Southwark Playhouse Elephant – until 18 March 2023
Some of my earliest theatre going memories are all to do with farce. I can remember childhood outings to see the wildly popular Whitehall farces of Brian Rix and indeed the very first thing I ever appeared in fell into that category (Caught Napping by Geoffrey Lumsden, since you ask). The mechanics of the genre are endlessly fascinating and provide a challenge for both writer and performer; technical skill is paramount. Writer John Mortimer once said “Farce is tragedy played at a thousand revolutions per minute”, a notion which Enda Walsh seems to have taken to heart in his 2006 play The Walworth Farce, featuring, as it does, distinct elements of both to provide a fascinating hybrid.
It has been revived as one of Southwark Playhouse’s opening productions for their brand spanking new Elephant auditorium just down the road from the original theatre. I thought the farce element had come into play early as Google Maps had me circling and recircling the gigantic and terminally depressing Elephant and Castle roundabout in search of the eventually located venue which is tucked away but nicely designed.
As the other element of the title tells us, it is set in the area of which this new theatre space is a part so really, what could be more appropriate? And if there’s a choice between premiering with either comedy or tragedy, why not start with something that covers all that ground at the same time?
However it’s badged, the play takes place in a dilapidated 15th floor tower block flat (design by Anisha Fields) inhabited by father Dinny and his two sons Blake and Sean. It is only the latter who ever leaves the confines of the flat and then only to go to Tescos once a day to pick up some essential props for a bizarre play acting ritual that the three engage with on a daily basis and which they have ben repeating for years. Dad is both the author and main turn in this play within a play, regularly awarding himself an acting trophy and bullying and ritually humiliating his sons to participate as all the other characters.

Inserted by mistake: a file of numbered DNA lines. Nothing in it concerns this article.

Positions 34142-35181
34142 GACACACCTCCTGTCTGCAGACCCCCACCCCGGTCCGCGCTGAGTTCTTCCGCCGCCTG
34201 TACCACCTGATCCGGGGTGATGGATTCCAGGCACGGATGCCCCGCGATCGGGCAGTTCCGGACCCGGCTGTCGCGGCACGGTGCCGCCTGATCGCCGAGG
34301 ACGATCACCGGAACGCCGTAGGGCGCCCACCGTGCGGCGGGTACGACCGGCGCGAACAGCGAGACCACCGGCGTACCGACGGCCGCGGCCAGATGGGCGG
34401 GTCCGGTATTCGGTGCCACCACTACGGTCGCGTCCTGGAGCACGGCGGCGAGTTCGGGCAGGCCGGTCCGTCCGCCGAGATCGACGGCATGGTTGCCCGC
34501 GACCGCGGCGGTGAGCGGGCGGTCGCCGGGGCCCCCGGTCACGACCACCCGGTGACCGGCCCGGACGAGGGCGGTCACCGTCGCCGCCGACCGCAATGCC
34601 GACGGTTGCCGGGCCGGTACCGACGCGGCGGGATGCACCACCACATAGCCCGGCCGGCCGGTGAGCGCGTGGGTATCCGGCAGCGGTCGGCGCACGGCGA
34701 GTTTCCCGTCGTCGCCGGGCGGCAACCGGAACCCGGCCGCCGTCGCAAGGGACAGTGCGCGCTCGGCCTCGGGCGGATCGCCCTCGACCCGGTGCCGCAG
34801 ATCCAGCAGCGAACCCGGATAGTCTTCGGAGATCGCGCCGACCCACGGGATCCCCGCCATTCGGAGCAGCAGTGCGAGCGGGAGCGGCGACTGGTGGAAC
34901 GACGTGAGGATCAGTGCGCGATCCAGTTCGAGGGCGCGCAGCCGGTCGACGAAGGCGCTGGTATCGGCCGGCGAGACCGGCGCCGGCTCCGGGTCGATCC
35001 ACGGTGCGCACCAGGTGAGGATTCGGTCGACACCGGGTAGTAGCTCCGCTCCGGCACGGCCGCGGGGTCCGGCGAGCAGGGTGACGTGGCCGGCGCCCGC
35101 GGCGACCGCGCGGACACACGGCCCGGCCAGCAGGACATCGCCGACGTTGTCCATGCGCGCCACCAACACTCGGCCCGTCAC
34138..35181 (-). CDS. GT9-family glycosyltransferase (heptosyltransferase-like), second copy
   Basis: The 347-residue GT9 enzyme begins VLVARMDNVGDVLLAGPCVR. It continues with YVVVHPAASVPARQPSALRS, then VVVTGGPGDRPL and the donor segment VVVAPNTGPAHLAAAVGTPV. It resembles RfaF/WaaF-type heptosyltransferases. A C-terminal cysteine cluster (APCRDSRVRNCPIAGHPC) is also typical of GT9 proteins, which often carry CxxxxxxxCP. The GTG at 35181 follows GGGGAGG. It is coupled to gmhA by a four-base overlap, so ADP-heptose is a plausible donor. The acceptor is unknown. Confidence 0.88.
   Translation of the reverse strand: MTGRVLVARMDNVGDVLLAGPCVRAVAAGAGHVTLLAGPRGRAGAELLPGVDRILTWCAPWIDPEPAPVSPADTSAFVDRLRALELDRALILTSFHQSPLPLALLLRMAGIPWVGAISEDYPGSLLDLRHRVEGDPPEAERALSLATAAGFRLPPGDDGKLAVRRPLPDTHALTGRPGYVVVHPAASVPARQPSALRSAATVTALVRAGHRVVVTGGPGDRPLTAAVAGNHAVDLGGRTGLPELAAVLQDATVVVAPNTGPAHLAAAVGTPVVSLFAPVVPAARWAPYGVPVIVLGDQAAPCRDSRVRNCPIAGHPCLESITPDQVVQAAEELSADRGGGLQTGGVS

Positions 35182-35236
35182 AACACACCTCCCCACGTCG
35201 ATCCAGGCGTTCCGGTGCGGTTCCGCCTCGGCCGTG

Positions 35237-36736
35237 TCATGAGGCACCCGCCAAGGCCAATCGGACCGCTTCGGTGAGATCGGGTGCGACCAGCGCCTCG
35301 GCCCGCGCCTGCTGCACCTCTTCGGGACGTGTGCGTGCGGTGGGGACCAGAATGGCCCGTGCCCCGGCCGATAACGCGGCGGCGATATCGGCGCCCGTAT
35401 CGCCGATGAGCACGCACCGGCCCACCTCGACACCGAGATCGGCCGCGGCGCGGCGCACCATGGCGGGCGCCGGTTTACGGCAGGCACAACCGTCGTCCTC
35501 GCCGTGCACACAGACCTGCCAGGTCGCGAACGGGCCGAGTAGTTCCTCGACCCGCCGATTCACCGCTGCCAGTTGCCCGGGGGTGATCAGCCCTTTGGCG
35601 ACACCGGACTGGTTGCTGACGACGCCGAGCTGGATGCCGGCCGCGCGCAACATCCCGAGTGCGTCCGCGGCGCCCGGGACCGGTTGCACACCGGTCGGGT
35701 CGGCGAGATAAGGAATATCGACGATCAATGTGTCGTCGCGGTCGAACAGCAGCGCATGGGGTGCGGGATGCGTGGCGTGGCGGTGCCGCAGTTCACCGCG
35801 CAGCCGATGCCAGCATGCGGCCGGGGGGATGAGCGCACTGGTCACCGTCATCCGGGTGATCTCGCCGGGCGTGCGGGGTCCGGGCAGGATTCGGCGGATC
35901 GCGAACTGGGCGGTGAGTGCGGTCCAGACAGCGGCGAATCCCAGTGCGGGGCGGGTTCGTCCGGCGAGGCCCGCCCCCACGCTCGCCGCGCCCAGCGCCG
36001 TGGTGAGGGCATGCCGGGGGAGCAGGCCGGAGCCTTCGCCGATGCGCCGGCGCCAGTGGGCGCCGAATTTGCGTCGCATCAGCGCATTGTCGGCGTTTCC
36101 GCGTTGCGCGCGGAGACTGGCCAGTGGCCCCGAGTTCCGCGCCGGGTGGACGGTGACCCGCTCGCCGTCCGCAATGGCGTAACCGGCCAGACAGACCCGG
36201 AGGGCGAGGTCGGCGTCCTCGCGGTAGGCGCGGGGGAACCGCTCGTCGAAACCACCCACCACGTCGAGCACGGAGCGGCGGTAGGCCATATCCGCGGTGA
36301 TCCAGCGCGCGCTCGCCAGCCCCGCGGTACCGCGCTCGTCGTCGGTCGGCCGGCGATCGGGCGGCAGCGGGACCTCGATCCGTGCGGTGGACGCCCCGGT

Their persistent re-enactment is of the three men’s last day in Ireland before moving to inner London though it has, over the years, become a heavily fantasised and bastardised scenario in which the plainly animalistic Dinny has transmogrified into a brain surgeon while his rather more placid sons are reinvented as sadistic hooligans who bully other children and have killed a dog. That this play within a play’s chosen genre is broad farce merely serves to point up the underlying tragedy of the trio’s desperate lives.
Sure there’s plenty of door banging, running around, manic delivery, mugging, cross dressing, terrible wigs and preposterous events to evoke the genre of farce but there’s also underlying terror, violence and coercion in plentiful supply which actually makes the piece more tragic than comic. It’s essentially the love child conceived by Pinter (The Homecoming) and Orton (Loot) with heavy doses of Philip Ridley thrown in for good measure. The mood oscillates wildly and thrillingly between the belly laugh and the punch in the gut. I thought the piece took some time to find its feet but that is largely because it is constantly confounding expectations and is played at a cracking pace which can leave you slightly dazed.
The acting is universally good with Killian Coyle’s extracting audience sympathy for Blake’s plight while simultaneously laughing at his ridiculous embodiment of all the women in his father’s creation. There’s a particularly heart wrenching turn from Emmet Byrne as younger son Sean. He, at least, has some contact with the outside world and indeed has memories (brutally suppressed by his father) of the real cause of the family’s decampment from Cork. He has vague notions of extricating himself from his daily ritual humiliations and when an outside disruptive influence invades the flat in the form of garrulous supermarket cashier Hayley (Rachelle Diedericks in great form) it is all Dinny can do to maintain his daily ritual’s momentum; his solution is to subsume his unwilling guest into the action.
Sharing the toxic domineering of the brutal father in The League Of Gentlemen’s Pop sketches – not to mention the walrus like moustache – Dan Skinner gives the audience an object lesson in comedy and menace managing to create something which is both a character and a caricature at the same time. It’s all deeply unsettling but, of course, it is meant to be. Director Nicky Allpress’s production often finds the sweet spot between the comedy and tragedy though, in the end, it is the latter which remains in the memory. It’s a fascinating evening in which the elegant construction of the play, juxtaposed to the brutal subject matter brings you up with a jolt. I’ve been a man on a bit of a mission over the last week or so – namely to find a production which was badged as comedic and which actually made me laugh. I had been sadly disappointed by Winner’s Curse and Windfall both of which failed to get me rolling in the proverbial aisles and indeed gave me pause for thought as to why anybody had bothered. Despite its title I didn’t expect The Walworth Farce to tickle any funny bones – it just isn’t that sort of play. However, it certainly made me think more than either of the other two and makes a great opening production for this new venue.